Yolanda Renee King is a seasoned speaker and activist at the age of 13.
Many people may have noticed similarities between her and her grandfather, civil rights leader Martin Luther King Jr., when she spoke about gun control at the 2018 March For Our Lives student-led demonstration in Washington, D.C. Or maybe in 2020, when she spoke about racial equality on the steps of the Lincoln Memorial.
Yolanda King, the granddaughter of King and his wife, Coretta Scott King, is using her voice on MLK Day to emphasize the importance of voting rights and why younger generations should be involved in the fight. “My family and I have been working on getting two major bills passed that can make it easier for people to vote, because one of the fundamental rights is the right to vote. Everybody needs to have access to voting,” she said.
During a speech in Georgia on Tuesday, President Joe Biden emphasized the importance of passing the Freedom to Vote Act and the John Lewis Voting Rights Advancement Act. Each bill seeks to improve accessibility and equality in the voting process. Advocates for these two bills argue that they will increase the participation of people of color in elections while also implementing regulations to prevent election day challenges, such as waiting several hours in line to vote.
Yolanda, who is not yet of voting age, said she has always felt compelled to help others.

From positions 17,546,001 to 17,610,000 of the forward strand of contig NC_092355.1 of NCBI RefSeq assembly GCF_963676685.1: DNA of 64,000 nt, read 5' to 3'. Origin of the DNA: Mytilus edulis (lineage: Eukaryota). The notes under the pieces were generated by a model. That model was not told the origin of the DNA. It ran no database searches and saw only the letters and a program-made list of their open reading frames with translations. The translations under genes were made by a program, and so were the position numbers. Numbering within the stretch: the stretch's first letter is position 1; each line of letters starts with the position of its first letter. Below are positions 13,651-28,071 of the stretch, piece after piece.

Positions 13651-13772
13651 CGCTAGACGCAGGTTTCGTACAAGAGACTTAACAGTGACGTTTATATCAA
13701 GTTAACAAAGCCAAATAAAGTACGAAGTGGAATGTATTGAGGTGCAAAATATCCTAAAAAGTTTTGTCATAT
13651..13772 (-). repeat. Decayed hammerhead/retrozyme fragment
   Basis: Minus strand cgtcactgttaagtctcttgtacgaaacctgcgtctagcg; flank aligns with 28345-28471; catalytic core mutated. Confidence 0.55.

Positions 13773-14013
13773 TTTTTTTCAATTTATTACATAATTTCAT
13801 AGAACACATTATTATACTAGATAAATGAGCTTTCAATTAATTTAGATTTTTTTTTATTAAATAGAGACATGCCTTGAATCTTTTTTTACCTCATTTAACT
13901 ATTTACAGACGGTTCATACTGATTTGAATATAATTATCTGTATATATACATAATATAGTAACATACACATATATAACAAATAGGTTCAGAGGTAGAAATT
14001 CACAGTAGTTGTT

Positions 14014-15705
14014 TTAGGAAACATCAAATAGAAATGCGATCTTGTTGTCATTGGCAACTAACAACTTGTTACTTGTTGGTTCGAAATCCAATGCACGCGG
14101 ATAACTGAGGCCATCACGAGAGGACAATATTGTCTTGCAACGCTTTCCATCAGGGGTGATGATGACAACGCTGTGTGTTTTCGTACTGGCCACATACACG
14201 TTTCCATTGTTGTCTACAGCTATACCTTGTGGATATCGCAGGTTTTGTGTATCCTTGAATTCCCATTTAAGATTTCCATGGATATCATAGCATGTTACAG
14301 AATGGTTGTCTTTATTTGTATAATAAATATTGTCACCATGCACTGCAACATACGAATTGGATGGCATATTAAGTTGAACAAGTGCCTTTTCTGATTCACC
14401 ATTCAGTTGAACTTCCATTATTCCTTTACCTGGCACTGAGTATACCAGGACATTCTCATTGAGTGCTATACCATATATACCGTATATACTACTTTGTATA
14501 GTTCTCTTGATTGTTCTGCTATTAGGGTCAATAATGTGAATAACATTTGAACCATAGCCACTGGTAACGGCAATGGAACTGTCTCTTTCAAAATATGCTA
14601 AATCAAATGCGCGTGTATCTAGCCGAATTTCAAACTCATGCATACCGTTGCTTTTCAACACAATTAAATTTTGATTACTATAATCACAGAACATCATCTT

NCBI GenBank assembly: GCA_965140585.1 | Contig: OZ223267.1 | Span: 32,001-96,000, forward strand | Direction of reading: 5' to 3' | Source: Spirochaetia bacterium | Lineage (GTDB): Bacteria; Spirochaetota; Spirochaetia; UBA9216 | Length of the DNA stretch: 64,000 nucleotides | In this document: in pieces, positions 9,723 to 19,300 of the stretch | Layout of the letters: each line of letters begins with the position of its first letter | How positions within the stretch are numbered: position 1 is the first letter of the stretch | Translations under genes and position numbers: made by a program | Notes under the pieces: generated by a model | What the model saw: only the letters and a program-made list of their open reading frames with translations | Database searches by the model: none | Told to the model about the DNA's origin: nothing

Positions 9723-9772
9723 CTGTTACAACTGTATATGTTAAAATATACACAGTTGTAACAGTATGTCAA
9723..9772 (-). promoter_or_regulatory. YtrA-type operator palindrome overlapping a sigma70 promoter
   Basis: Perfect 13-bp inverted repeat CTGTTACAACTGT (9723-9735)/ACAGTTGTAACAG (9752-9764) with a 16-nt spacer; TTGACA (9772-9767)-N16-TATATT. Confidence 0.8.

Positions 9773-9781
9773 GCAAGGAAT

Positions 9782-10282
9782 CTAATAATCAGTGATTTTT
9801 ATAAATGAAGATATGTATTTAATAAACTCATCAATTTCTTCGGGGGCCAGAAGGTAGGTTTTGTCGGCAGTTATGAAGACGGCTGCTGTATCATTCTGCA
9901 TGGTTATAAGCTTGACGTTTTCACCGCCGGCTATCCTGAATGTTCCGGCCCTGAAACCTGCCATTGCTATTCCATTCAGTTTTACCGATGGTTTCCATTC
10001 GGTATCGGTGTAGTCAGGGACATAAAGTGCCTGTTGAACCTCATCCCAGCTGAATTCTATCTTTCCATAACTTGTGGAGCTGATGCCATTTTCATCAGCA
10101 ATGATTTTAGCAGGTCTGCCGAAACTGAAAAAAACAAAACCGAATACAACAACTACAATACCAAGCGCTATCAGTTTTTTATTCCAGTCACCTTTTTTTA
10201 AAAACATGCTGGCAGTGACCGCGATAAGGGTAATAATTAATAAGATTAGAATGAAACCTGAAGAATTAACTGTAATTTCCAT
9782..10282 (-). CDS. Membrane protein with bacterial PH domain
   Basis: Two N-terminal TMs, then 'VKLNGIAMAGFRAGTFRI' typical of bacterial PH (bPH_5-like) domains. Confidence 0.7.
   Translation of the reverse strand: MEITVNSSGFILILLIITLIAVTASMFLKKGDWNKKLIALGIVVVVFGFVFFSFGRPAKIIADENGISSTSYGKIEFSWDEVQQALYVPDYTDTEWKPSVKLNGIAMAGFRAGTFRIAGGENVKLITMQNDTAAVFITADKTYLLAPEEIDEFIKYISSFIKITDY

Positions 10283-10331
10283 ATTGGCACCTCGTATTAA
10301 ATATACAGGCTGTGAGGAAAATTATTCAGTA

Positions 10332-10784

“There are even times my parents have told me about, that I don’t even remember … for instance, every day, we would drive to school and we would see homeless people,” she said, “And when I was 3 or 4, I was already talking about them, and asking, ‘What are we going to do to help?’”
Yolanda stated that she has been learning about her powerful family at home and at school.
“My parents have always told me that ‘your family has done some really phenomenal work.’ “And ‘you are the granddaughter of really phenomenal people who changed this country and the world,'” she explained, adding, “I didn’t really understand the significance of it until I got older.”
Her grandfather’s birthday became a federal holiday in 1986; the third Monday in January honors King, who would have turned 93 this year.
“MLK Day is not a day off,” Yolanda explained, “but it should be treated as a day on.” “Today is a day of service.” While some may be tempted to commemorate the day by reflecting on her grandfather’s life, she believes there are more meaningful ways to spend the day.
“I believe that instead of idolizing my grandfather, I should choose a service project and do something to help the community,” Yolanda suggested. “It could be as easy as picking up trash in your neighborhood park.”
She said she has always felt she could carry her own message because of her family’s legacy and prominence, which has helped elevate her voice to the national stage. “When you realize the significance of what comes with that name, it can be a lot of pressure. But I am also lucky enough to have parents who have told me ‘you don’t have to be like your grandfather, you don’t have to be like your grandmother,’” Yolanda said.
“They never really forced me to do activism; it was entirely my choice.”
Yolanda will be reflecting on the holiday and speaking at the Washington National Cathedral on January 18. For those who are not yet of voting age, she advises them to use their voice and influence to move the needle of progress in their own way.
“You have to get out there and support those movements,” she says. “Even if you aren’t old enough to vote, you are the future.” The world’s future is determined by you and your decisions.”